Pruitt represented their interests in the most precise manner and in return received big dividends. Not just once did Pruitt transfer corporate-written complaints about federal restrictions on their pollution directly to his official stationery.

His ghost-written appeals protested controlling the belches of a coal-fired power plant, limiting the spewing of potent greenhouse gas methane from wells on federal land, and preventing smog-causing chemical release.

His closest buddies were Devon Energy, Oklahoma Gas and Electric and the American Fuel and Petrochemicals Manufacturers. In return he was granted huge donations to his political campaigns, fundraisers at company expense and even the management of his reelection campaign by the Devon CEO.

As is now well known, Pruitt sued the EPA, the very agency he is now appointed to head, 14 times to prevent it from doing its job. Rachel Maddow calls him a puppet.

Even as Pruitt was being confirmed, Trump signed two of what can only be termed climate-change promotion bills. The first eliminated the requirement for US energy companies to report their payments to foreign governments in their dealings to extract fossil fuels. The bill was designed to prevent bribing of corrupt leaders for access to oil and gas (Exxon/Putin/proposed Siberian oil megadeal comes to mind).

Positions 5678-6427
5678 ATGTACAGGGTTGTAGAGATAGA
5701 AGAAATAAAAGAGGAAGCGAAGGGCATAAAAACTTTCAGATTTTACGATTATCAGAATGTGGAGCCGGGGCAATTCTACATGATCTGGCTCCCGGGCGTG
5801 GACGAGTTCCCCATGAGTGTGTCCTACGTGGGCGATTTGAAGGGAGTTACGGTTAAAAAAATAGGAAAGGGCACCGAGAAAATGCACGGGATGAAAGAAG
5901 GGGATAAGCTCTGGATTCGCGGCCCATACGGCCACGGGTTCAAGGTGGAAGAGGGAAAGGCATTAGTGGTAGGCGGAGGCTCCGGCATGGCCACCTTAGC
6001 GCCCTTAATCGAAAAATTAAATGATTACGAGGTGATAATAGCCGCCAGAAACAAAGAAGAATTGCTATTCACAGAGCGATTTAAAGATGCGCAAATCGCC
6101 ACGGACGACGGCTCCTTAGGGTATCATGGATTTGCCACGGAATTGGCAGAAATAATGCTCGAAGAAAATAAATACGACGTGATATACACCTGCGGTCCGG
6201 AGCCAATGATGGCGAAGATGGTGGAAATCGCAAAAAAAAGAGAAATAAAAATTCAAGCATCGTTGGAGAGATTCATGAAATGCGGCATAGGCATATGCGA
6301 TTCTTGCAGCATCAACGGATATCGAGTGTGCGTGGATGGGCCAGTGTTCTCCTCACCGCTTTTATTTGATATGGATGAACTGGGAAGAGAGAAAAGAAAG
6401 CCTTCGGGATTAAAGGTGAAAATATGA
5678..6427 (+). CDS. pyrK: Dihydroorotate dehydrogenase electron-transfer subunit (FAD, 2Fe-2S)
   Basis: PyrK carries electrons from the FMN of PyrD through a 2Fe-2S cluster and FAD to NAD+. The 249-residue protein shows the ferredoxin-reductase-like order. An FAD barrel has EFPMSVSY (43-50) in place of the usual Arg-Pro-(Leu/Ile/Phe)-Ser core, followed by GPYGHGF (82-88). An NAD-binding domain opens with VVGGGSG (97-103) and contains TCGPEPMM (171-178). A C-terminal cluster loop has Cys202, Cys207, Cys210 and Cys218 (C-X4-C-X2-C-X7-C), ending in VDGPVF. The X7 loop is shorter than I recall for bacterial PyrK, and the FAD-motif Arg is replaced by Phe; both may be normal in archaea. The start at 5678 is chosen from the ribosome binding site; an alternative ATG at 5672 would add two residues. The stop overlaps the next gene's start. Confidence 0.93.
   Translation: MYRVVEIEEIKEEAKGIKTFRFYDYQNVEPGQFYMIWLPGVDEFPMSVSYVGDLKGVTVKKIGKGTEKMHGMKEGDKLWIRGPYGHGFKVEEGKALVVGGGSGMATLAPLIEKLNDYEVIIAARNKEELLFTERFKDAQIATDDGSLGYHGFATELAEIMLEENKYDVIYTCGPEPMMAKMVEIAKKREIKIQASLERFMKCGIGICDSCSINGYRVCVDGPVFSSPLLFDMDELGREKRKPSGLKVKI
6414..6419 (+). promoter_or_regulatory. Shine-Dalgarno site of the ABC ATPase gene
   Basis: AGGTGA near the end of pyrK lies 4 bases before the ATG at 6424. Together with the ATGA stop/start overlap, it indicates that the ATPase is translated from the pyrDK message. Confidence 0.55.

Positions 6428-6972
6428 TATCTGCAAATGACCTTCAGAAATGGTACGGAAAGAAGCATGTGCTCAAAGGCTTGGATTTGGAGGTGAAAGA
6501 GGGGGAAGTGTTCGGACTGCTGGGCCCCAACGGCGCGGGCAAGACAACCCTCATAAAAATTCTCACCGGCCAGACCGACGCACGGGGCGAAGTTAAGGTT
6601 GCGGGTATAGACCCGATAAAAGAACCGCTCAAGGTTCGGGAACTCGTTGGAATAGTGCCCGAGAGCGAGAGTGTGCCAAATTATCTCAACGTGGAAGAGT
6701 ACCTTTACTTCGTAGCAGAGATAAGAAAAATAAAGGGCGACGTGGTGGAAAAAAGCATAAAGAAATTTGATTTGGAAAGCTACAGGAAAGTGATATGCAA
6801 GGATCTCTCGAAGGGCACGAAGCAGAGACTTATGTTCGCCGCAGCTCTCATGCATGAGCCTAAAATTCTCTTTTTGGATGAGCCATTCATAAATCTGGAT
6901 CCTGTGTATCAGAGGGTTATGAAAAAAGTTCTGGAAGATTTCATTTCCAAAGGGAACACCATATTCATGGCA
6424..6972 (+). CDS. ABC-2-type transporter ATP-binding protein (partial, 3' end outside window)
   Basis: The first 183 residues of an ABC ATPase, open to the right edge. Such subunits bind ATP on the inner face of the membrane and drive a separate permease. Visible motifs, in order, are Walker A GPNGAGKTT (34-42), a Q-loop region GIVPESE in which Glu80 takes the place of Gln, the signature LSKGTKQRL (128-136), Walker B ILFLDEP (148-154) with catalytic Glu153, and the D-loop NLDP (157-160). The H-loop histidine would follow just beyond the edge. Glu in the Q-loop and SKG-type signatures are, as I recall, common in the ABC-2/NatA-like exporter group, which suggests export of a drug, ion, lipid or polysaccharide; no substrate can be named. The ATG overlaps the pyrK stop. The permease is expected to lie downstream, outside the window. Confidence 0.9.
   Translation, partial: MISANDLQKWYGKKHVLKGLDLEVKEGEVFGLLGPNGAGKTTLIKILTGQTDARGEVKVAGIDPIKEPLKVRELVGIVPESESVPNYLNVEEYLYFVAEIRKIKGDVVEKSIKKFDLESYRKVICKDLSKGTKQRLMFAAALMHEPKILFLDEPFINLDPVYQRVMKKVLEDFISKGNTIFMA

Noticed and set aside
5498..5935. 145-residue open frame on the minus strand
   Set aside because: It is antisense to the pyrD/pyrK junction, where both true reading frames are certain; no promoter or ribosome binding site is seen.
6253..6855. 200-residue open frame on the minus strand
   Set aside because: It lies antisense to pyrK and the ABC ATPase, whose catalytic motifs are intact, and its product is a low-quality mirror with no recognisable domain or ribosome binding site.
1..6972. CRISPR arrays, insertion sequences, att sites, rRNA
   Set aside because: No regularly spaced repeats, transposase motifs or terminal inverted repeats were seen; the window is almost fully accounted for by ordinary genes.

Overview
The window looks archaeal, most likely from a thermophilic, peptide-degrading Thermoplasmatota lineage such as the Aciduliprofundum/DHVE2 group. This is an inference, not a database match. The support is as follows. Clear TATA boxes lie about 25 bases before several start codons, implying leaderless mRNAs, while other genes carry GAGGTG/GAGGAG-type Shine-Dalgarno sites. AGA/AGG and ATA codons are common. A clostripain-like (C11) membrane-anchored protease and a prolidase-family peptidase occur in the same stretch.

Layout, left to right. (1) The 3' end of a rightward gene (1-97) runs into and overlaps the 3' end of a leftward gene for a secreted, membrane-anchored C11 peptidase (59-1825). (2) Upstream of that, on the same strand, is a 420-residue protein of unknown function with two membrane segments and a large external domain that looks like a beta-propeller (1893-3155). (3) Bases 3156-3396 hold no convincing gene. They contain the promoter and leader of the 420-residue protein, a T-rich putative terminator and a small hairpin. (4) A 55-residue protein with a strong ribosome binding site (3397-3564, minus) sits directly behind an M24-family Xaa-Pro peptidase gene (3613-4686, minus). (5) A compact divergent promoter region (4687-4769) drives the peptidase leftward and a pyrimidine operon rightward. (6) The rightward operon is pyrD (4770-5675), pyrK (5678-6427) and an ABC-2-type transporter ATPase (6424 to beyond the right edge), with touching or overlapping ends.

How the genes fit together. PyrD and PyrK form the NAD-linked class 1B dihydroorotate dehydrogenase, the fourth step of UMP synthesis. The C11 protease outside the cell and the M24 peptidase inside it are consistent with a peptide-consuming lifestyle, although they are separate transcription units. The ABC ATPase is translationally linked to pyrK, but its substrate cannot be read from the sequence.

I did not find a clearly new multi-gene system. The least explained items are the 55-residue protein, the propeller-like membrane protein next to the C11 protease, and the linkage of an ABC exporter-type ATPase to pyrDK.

The second reversed an Obama regulation restricting coal companies from toxic dumping in streams, a small step toward stewardship of the land they mine. Both bills made extraction and emissions easier and cheaper for big oil, gas and coal.

In late February, the administration released two executive orders. Both are focused on eliminating federal agency regulations. I am not alone in assuming they will be used to free corporations from all restraint based on public health, consumer and worker protection, and a sustainable climate. His proposed budget promises to cut funding of domestic agencies including the EPA and the Department of the Interior, even as military spending and the nuclear arsenal are expanded.

The intent is clear. Steve Bannon, Trump’s closest adviser, has admitted that their plan is to destroy domestic federal agencies. Be it by legislation, executive order, budget cuts or the likes of Pruitt, Rick Perry and Rex Tillerson, we will lose protection from corporate excess. There will be dirtier air and water, sicker workers and communities. The billionaires will be richer.